Editor's Note: John Larmer is the Director of Product Development at the Buck Institute for Education.
Many teachers and administrators -- not to mention the general public -- might have the wrong impression of PBL. Maybe they have stereotypical views of what a "project" is, or they've seen poor examples of it in the past. Or they can't imagine how it could fit in today's landscape of standards and testing ("Oh yeah, we did that in the 90's, but things were different then.")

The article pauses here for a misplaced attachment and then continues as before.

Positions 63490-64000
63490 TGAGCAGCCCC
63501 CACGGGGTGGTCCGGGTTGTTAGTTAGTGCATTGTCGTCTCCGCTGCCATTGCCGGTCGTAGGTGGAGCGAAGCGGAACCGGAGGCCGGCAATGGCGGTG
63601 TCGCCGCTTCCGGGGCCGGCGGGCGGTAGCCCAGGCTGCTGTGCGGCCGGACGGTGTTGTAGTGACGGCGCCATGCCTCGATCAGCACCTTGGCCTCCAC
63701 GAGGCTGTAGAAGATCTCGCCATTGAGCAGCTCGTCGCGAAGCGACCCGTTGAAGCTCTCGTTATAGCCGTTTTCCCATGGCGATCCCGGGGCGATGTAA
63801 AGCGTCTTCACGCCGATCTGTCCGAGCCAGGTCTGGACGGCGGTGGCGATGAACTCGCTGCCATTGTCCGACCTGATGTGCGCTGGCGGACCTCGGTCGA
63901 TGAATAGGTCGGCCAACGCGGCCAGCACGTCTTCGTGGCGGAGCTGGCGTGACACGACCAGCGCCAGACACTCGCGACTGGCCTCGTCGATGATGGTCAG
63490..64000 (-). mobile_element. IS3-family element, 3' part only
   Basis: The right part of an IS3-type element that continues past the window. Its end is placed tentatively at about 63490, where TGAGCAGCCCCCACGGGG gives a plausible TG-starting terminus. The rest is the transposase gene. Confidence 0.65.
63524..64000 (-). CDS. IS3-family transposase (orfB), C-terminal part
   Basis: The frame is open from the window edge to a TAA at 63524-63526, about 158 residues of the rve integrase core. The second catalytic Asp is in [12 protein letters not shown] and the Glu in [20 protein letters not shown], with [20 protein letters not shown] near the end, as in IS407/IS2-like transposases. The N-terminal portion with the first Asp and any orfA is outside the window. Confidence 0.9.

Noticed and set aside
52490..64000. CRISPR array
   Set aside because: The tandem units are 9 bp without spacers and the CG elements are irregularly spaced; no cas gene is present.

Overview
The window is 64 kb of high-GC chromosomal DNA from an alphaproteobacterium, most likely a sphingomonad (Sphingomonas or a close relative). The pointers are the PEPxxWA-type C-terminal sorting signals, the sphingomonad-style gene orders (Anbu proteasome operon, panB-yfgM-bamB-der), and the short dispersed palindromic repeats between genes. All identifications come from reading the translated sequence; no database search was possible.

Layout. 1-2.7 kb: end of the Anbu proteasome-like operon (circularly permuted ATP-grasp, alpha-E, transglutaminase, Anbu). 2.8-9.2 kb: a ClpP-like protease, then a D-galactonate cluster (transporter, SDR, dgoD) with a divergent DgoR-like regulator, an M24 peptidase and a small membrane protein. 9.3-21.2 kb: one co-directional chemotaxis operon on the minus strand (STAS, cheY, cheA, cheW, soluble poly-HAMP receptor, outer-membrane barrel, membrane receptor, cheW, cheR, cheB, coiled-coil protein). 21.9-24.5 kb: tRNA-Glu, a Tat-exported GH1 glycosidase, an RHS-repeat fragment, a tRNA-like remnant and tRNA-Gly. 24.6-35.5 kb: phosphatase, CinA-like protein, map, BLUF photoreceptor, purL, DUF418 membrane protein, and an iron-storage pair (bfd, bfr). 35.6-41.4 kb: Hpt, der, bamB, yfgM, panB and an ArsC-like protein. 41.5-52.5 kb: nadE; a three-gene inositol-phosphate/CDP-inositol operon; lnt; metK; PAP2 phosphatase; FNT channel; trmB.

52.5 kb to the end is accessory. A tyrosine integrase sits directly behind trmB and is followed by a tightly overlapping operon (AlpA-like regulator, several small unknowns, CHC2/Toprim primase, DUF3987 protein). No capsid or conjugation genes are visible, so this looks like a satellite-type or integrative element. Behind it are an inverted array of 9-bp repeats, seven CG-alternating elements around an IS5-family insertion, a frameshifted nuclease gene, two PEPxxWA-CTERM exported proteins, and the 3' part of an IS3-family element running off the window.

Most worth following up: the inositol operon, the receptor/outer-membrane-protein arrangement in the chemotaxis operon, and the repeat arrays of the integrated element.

Here are some common misconceptions and how you could respond with a "fact check" if you're trying to explain or defend PBL.